Ibapah in Tooele County, Utah — The American Mountains (Southwest)
living in the Great Basin Region
In this environment, Goshutes were resourceful and cunning. Living in small family groups, they ate berries, pinenuts, pickleweed, insects and small game, and lived in roofless, brush windbreaks or cedar bow wikiups. Clothing was scarce, consisting of fur pelts made into capes, breech cloths, leggings or moccasins, and woven fiber skirts for the women. By the 1860's, the Goshutes were seriously threatened by an influx of settlers which diminished their food resources. The Indians eventually adapted many of the white man's ways on government and church farms established to teach them. A Goshute reservation and school was established in Deep Creek Valley in 1914. Today, the Goshutes have tribal government promoting various forms of industry.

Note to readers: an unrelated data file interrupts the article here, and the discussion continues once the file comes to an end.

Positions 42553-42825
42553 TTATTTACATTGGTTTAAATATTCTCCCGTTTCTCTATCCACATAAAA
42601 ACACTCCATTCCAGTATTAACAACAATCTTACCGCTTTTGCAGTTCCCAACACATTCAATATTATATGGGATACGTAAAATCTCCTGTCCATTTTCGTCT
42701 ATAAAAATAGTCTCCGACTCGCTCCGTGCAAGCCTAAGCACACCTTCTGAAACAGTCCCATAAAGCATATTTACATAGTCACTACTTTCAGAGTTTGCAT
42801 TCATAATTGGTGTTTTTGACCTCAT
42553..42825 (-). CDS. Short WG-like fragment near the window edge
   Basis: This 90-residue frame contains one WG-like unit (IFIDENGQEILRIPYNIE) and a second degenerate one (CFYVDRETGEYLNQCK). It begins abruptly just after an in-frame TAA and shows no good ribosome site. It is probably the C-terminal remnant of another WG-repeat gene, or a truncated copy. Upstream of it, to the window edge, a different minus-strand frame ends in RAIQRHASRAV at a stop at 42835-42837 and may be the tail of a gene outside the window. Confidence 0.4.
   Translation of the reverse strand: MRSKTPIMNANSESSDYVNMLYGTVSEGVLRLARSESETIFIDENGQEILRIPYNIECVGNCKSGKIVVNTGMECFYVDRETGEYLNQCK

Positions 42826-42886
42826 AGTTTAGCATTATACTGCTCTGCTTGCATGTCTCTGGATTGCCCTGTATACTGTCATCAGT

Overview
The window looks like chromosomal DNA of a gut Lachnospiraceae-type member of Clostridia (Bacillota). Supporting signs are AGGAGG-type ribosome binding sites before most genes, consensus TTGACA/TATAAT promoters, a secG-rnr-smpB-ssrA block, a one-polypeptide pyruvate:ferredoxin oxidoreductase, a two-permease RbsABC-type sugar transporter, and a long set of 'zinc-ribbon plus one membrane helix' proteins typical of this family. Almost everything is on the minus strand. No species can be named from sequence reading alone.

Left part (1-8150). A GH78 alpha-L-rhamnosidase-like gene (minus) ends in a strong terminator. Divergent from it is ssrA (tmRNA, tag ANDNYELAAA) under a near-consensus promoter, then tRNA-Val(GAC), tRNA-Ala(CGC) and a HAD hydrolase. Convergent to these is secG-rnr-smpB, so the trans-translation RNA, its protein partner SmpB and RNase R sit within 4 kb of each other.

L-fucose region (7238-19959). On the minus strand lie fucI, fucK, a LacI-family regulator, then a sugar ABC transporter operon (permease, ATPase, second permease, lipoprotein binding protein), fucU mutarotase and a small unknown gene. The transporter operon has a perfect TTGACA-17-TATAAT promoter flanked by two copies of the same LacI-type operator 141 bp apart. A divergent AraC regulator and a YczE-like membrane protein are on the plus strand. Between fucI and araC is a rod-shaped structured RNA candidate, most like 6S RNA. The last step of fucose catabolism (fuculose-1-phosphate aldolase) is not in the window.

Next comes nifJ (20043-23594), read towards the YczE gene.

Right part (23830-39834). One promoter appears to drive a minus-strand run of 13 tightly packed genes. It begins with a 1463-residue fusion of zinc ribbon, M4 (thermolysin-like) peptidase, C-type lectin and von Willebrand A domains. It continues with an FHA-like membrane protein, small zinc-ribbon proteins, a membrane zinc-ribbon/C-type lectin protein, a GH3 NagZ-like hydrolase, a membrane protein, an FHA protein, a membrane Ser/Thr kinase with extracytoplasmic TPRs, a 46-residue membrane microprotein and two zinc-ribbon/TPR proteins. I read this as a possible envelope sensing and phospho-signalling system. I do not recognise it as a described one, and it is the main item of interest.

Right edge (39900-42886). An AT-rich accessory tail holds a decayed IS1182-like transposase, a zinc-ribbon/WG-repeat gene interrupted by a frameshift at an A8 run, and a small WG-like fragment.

Early Goshute heads of families - Chief Antelope Jack, Annie's Tommy, Wes Johnson, Wilson Bonnemont, Alex Clover, Commodore, Tommy Muggins, Johnny Pete, Webb Pete, Johnny Syme, Trim Thicket, Egan Jack, Sleepy Jim, Tom Egan, Dick Egan, Joe Lucky, Chief White Horse, Chief Tonobuka, Fish Springs Charlie and Joe Trim.
Location. 40° 2.255′ N, 113° 59.03′ W. Marker is in Ibapah, Utah, in Tooele County. Marker is at the intersection of BIA Highway (Highway 1) and Old Lincoln Highway, on the right when traveling south on BIA Highway. Touch for map. Marker is in this post office area: Ibapah UT 84034, United States of America.
Categories. • Native Americans •
Credits. This page was last revised on June 16, 2016. This page originally submitted on June 10, 2014. This page has been viewed 274 times since then. Photo 1. submitted on June 10, 2014. • Syd Whittle was the editor who published this page.
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